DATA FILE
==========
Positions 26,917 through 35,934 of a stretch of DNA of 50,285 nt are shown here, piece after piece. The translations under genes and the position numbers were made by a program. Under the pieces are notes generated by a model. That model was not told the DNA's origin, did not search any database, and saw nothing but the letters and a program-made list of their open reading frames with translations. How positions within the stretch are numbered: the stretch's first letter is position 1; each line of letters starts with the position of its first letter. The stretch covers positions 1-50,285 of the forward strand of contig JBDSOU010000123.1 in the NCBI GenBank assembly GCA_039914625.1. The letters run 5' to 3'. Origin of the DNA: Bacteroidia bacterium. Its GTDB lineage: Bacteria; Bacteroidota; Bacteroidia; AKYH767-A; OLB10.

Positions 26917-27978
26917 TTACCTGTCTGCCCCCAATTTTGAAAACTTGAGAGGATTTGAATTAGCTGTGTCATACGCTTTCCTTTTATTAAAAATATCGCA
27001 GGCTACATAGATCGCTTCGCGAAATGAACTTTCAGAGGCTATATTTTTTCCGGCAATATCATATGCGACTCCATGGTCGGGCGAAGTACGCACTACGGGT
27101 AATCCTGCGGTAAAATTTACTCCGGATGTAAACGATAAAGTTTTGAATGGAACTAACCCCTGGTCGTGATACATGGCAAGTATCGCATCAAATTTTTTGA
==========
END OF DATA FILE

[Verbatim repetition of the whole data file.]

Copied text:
Positions 26,917 through 35,934 of a stretch of DNA of 50,285 nt are shown here, piece after piece. The translations under genes and the position numbers were made by a program. Under the pieces are notes generated by a model. That model was not told the DNA's origin, did not search any database, and saw nothing but the letters and a program-made list of their open reading frames with translations. How positions within the stretch are numbered: the stretch's first letter is position 1; each line of letters starts with the position of its first letter. The stretch covers positions 1-50,285 of the forward strand of contig JBDSOU010000123.1 in the NCBI GenBank assembly GCA_039914625.1. The letters run 5' to 3'. Origin of the DNA: Bacteroidia bacterium. Its GTDB lineage: Bacteria; Bacteroidota; Bacteroidia; AKYH767-A; OLB10.

Positions 26917-27978
26917 TTACCTGTCTGCCCCCAATTTTGAAAACTTGAGAGGATTTGAATTAGCTGTGTCATACGCTTTCCTTTTATTAAAAATATCGCA
27001 GGCTACATAGATCGCTTCGCGAAATGAACTTTCAGAGGCTATATTTTTTCCGGCAATATCATATGCGACTCCATGGTCGGGCGAAGTACGCACTACGGGT
27101 AATCCTGCGGTAAAATTTACTCCGGATGTAAACGATAAAGTTTTGAATGGAACTAACCCCTGGTCGTGATACATGGCAAGTATCGCATCAAATTTTTTGA